Drinkers should take cash to the pub when they reopen for outdoor drinking on Monday due to ‘control freak’ government rules banning the taking of payments inside.
Landlords fear that patchy rural broadband and mobile signal means that card machines will be difficult to use in pub gardens, creating the prospect of punters not being able to legally pay for pints.
Meanwhile, some pubs have licensing restrictions that prevent the taking of payments outdoors – leaving them caught in a net of contradicting regulations with no way to open.
Landlords fear that patchy rural broadband and mobile signal means that card machines will be difficult to use in pub gardens
Ministers are looking at changing the rules before Monday so that payments can be taken inside as a ‘last resort’ when card payment ‘isn’t an option’, according to an internal memo seen by the Telegraph.
But drinkers are being urged to consider taking cash anyway so they do not need to leave their tables to pay.
JD Wetherspoon boss Tim Martin said the new rules showed the Government had ‘lost the plot with its control freakery’.
‘Publicans will have to jump through fiery hoops yet again to comply with this daftness,’ he said.
Kate Nicholls, the chief executive of the industry body UKHospitality, said: ‘Be reassured that we will look after you well, and we will process payments.
‘But people need to remember their phone in order to check in for Test and Trace, and they need to remember a mask for walking through into the beer gardens, as well as some cash.’
It may be wise to bring cash to pubs, industry bosses have said
It came as Boris Johnson vowed not to introduce controversial vaccine passports before May 17, when indoor hospitality can resume.
Pub bosses have criticised the plans, which they say would cause an unnecessary burden on their staff, while they have been described as ‘un-British’ by civil liberties campaigners.
The PM told a Downing Street press conference on Monday that the Government was still ‘some way off finalising any plans’ for certification.
The so-called passports are expected to show whether someone had received a vaccine, had a negative coronavirus test or had contracted and recovered from Covid-19 within the past six months.
Mr Johnson said: ‘On Covid status certification, as we prefer to call it, the most important thing to say to everybody listening and watching is there’s absolutely no question of people being asked to produce certification or a Covid status report when they go to the shops or to the pub garden or to their hairdressers or whatever on Monday.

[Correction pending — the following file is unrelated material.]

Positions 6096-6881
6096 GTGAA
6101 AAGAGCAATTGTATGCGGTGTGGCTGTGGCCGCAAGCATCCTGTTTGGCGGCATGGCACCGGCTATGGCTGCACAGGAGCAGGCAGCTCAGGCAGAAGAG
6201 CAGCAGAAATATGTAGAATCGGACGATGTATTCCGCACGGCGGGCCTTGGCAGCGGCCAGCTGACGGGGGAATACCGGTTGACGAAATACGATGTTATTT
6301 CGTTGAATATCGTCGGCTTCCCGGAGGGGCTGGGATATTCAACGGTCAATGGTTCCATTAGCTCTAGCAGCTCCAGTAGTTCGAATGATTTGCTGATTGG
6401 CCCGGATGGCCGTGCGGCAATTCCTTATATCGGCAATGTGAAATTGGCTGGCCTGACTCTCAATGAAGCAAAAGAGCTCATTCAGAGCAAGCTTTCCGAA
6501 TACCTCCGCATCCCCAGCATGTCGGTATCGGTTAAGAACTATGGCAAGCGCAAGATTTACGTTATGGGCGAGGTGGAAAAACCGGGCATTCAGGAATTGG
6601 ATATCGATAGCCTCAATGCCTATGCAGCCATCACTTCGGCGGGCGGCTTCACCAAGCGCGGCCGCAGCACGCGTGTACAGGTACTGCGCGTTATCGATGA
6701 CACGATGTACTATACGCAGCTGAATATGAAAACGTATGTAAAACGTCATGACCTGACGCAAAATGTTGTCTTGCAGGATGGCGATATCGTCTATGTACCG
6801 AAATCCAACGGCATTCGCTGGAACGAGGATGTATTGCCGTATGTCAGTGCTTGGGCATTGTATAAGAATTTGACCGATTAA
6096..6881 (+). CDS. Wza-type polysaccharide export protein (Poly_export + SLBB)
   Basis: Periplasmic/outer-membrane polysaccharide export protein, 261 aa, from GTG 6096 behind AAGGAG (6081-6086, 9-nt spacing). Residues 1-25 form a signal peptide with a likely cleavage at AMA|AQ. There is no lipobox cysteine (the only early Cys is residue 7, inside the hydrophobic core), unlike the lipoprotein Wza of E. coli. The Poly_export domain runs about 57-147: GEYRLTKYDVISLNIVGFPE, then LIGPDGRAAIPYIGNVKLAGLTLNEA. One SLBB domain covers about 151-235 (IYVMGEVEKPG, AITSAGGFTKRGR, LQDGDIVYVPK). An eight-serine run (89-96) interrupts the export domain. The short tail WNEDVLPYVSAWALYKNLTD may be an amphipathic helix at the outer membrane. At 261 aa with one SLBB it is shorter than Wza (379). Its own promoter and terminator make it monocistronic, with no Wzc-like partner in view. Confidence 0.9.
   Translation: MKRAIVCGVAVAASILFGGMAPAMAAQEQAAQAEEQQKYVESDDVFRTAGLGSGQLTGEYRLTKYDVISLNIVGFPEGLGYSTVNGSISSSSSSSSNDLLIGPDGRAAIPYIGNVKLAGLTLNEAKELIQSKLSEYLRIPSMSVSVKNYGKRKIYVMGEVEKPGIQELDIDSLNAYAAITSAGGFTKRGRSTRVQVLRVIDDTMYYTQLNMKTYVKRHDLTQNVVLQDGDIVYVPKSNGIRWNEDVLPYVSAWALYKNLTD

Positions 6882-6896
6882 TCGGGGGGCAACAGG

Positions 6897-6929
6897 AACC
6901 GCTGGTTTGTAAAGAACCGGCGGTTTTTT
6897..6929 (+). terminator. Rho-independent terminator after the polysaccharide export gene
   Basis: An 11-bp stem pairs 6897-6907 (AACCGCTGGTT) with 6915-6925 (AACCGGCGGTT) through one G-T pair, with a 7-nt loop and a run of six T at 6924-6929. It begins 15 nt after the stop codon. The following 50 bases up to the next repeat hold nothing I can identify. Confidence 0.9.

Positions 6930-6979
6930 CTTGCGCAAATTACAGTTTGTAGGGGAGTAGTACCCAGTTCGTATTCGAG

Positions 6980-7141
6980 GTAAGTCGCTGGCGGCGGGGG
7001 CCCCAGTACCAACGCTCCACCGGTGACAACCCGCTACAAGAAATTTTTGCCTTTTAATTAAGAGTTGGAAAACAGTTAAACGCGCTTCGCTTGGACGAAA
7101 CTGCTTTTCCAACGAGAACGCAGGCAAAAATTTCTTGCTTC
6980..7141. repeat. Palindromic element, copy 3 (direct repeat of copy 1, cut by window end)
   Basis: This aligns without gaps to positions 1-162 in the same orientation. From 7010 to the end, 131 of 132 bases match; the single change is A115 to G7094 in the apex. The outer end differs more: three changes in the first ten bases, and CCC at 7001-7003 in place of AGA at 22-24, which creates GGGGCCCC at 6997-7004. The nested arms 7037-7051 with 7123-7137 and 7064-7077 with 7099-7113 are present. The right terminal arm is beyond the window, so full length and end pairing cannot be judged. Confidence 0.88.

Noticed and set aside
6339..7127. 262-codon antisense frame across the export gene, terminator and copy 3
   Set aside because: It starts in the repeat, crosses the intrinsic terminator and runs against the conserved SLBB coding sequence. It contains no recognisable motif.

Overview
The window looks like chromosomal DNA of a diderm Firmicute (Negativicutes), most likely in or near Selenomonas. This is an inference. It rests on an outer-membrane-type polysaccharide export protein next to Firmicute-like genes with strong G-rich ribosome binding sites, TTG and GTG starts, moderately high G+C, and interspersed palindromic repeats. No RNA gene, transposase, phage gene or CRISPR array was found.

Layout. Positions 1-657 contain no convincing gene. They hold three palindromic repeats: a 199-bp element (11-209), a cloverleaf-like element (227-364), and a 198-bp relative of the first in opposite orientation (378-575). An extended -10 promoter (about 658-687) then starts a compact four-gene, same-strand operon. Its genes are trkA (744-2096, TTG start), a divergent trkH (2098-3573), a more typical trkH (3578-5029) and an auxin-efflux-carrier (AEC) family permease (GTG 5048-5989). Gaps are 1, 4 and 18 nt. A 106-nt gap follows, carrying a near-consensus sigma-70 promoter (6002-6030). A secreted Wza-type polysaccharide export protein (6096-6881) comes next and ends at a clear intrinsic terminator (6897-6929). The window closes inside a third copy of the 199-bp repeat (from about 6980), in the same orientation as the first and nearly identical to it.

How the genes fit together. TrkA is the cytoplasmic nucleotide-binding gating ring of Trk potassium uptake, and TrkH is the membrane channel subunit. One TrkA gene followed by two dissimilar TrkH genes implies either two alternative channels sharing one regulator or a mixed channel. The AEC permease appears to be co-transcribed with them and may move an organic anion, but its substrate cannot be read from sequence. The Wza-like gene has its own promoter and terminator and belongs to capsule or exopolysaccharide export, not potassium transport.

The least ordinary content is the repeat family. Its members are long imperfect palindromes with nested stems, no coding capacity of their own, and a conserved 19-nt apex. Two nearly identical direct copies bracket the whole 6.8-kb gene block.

‘And indeed we are not planning that for stage three either, May 17 as you know we are hoping to go for the opening up of indoor hospitality and so on.
‘We are not planning for anything of that kind at that stage.’
However, Mr Johnson did hint that the certification scheme could be used for some pilot events involving large numbers of people over the coming weeks.
‘Obviously we are looking at it (Covid certification),’ he said.
‘We want to be going ahead in the next few weeks with some test events, some pilot events. Big events, getting 20,000 people into Wembley on May 15, that kind of thing.
‘Getting people back into theatre, that will unquestionably involve testing to allow the audience really to participate in the numbers that people want.’
JD Wetherspoon boss Tim Martin said the new rules banning outdoor payment showed the Government had ‘lost the plot with its control freakery’
Mr Johnson’s comments came as the Government published the latest findings from its reviews of Covid status certification – so-called ‘vaccine passports’ – and international travel.
The review suggested a certification scheme could have an ‘important role to play both domestically and internationally, as a temporary measure’ – but Mr Johnson faces opposition from MPs on both sides of the Commons who are concerned about the civil liberties implications.
Asked if the vaccine passports were ‘un-British’, Mr Johnson said: ‘The principle of requiring some people to have a certificate to prove they are not passing on the disease, like surgeons who have to prove they are vaccinated against hep B or whatever, that can be a sensible one.
‘But I want to stress that we are some way off finalising any plans for Covid certification in the UK.’